Apologies for the late reply.

The original disagreement was you saying "The concept of retirement is ... fairly new" and me disagreeing. I still think that sentence is plainly false for most sane values of "retirement".

The concept of retirement isn't new. But the phenomenon of mass and/or purely age-based retirement is new. My original comment may have been unclear about this. I never intended to imply that the concept itself was new and retirement completely unheard-of; but it was until recently very rare and not a significant driver of social change. There wasn't much point in talking about "retirees" as a group with particular needs or behaviors.

Only kinda because first, as your Wiki link shows, that idea in its contemporary form appeared more than a hundred years ago;

I'm counting that as "new". (Also, in most of the world, it appeared much later, almost within living memory.) My original point in mentioning retirement was that it's not a universal, common, or necessary feature of human societies, it might plausibly disappear again in the next century, and so it might be a bad model for deathist attitudes.

and second, because retiring after a term of service is an ancient custom, going back to the Romans (as usual :-D).

I thought Roman soldier retirement was more a change of career: they took up farming and settlement instead. But maybe they did so with a nice pension that let slaves do all the work. So I concede that yes, this is a good example of widely practiced retirement, and there may well be others. The introduction of retirement in the 19th century wasn't a unique invention. But I don't think this detracts from my original point, that such retirement is uncommon and likely to disappear again in the future.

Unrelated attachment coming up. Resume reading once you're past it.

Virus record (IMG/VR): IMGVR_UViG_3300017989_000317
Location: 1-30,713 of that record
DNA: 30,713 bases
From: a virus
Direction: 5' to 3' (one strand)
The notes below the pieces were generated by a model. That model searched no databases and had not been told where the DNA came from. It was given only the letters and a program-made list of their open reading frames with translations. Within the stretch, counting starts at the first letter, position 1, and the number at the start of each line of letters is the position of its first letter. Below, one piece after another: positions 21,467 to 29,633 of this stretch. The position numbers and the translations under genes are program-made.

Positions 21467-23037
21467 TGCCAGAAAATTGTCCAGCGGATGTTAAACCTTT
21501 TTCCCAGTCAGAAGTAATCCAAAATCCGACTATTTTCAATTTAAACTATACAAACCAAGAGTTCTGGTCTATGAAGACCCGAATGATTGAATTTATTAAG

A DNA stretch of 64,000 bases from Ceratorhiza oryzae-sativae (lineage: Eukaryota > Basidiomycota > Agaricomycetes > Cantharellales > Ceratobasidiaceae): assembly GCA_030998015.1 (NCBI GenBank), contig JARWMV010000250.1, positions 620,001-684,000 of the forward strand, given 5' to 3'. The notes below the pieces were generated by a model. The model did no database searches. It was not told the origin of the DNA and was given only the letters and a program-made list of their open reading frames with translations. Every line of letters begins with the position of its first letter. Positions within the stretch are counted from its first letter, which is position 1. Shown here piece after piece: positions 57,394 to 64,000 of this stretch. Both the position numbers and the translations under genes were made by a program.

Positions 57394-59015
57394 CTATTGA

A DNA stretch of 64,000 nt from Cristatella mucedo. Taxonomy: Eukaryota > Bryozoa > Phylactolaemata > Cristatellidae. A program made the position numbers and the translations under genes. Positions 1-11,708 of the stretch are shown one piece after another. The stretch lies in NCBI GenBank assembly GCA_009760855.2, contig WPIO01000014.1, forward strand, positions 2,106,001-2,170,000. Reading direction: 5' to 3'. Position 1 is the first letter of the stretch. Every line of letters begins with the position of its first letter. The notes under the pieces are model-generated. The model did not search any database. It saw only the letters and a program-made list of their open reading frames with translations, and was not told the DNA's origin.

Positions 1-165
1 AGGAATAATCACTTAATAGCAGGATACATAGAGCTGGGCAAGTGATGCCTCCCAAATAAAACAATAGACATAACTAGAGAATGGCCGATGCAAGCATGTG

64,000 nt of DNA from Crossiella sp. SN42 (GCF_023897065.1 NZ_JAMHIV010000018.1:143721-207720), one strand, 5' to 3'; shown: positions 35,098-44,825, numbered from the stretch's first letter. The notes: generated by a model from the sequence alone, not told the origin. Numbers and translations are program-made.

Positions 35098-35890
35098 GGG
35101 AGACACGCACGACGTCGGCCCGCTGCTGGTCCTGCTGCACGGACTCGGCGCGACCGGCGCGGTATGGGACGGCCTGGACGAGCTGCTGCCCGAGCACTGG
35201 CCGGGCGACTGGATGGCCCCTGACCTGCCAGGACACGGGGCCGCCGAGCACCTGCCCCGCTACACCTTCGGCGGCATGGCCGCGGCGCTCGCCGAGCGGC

Going back to the question of why contemporary retirees are... problematic, let me suggest what I think is a standard explanation -- the main cause is the breakdown of the extended family and the alienating character of cities.

I don't think this and the following passages contradict what I said. People didn't retire in the sense of not doing anything productive; they just did other things, and maybe less of them, as they became less capable over the years. Modern retirement is a new phenomenon.

Both the Luddites and you say that automation causes unemployment and that is empirically not true.

I disagree.

Automation causes, almost tautologically, job loss. Whether there are enough other jobs, pre-existing or created, to avoid unemployment is a separate question. Until today there automation has been insufficient to cause high unemployment. I believe that in the next 50 years there is likely to come an inflection point after so many jobs will be automated away, so quickly, that the market will not be able to keep up (even if in a much longer term more jobs might be created again), and societies will have to choose some non-market answers to letting people live without earning money.

I think it's that dreaded point in the conversation when we actually have to start defining things :-/ We probably have a different idea of what the word "retirement" means.

Let me throw in a few edge examples.

Alice has a hobby farm. She mostly lives off her savings with the farm providing occasional addtional income. Is she retired?

Bill has the last name of Gates. Is he retired?